Filipinos asked: Who do you want on your side?
“Who do you want to be with?”
This is the question former US Pacific Command chief, retired Admiral Samuel Locklear, would put to critics of the emerging partnership between the Philippines and United States amid the changing security situation in the Asia-Pacific region.
Some Filipinos have criticized the unfolding alliance, saying the Philippines was being dragged into the US-China rivalry.
“I would say to those critics who say we are just using the Philippines, well, the Philippines is a part of a larger set of problems that have to be dealt with, you can’t isolate yourself… The fact that you sit in the most strategic part of Southeast Asia in a huge set of archipelago where 70 percent of the global economy is going to be generated… The question is: how do you want to be here and who do you want to be with while you are here?” Locklear said in an interview.
The retired admiral was in Manila for the soft launch of a report on the US-Philippine alliance by the Center for Strategic and International Studies (CSIS).
With Locklear were Chris Johnson, a former China station chief of the US Central Intelligence Agency, and CSIS senior fellow Murray Hiebert.
Johnson noted that China had also accused the Philippines of dragging the US into its maritime dispute with Beijing.
“It’s all a matter of perspective,” he said.
The CSIS report, titled “Building a More Robust US-PH Relations,” focused on security and politics, trade and investments, and enhancing people-to-people ties. It was written by Hiebert, Gregory Poling and Phuong Nguyen.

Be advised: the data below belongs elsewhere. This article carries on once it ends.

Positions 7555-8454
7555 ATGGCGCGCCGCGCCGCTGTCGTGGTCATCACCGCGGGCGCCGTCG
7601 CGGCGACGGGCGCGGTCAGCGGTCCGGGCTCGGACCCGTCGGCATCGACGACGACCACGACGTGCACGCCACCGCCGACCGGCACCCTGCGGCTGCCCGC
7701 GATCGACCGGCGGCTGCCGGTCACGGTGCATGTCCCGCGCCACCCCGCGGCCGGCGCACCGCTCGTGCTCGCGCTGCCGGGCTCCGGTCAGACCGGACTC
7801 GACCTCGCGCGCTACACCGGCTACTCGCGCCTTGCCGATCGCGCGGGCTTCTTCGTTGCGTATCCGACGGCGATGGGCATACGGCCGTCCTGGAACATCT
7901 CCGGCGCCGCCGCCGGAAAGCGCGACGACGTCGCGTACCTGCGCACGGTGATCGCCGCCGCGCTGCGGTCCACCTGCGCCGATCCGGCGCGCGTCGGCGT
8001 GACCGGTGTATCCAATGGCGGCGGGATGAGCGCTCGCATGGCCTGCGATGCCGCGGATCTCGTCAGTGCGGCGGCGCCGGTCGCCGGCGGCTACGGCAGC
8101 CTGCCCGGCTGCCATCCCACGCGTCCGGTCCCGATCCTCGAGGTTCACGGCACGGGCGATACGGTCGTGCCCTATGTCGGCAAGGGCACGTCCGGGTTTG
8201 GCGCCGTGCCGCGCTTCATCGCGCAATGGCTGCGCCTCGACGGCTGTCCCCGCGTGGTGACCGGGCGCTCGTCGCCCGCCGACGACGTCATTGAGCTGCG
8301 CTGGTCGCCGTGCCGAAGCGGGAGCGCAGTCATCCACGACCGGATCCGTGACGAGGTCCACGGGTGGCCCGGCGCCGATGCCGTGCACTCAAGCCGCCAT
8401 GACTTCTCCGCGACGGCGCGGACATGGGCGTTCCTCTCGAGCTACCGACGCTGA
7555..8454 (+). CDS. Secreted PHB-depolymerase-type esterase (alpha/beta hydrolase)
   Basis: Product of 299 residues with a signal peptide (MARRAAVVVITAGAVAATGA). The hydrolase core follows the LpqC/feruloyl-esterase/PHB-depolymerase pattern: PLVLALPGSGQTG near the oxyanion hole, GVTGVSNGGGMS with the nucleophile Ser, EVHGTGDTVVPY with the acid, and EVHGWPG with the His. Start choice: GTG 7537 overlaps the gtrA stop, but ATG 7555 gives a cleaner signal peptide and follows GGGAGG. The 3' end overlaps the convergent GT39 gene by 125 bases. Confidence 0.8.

The report recommended that the United States and the Philippines conduct joint patrols in the South China Sea “to assert the freedom of navigation in certain disputed waters.”
“For instance, the two should jointly send ships in transit within 12 nautical miles of low-tide elevations that have been turned into artificial islands by China, such as Mischief Reef and Subi Reef, and other claimants, such as the Vietnamese-occupied Discovery Great Reef,” the report’s authors wrote.
Aside from the United States, the Philippines should also have joint patrols with “Japan, Australia and other like-minded states to assert that the rule of law in the South China Sea is of concern to all nations and is not a bilateral US-China issue,” the report said.
The report also stressed that the Philippine-US Enhanced Defense Cooperation Agreement (Edca), which is being questioned in the Supreme Court on constitutionality issues, would allow the Philippine military access to US ships and planes.
“This would have a sizable impact on the frequency and quality of US-Philippine training and other joint activities. It would also help boost the capacity for trilateral cooperation with other partners like Australia and, potentially, Japan,” it said.
The CSIS emphasized that under the Edca, the US military would be investing in improvements in the infrastructure of Philippine military bases.
“US-funded upgrades to the base’s naval and air infrastructure and use of those facilities for US naval and air patrols and intelligence gathering would have a substantial impact on the Philippines’ ability to monitor and react to developments in the South China Sea,” the report said.
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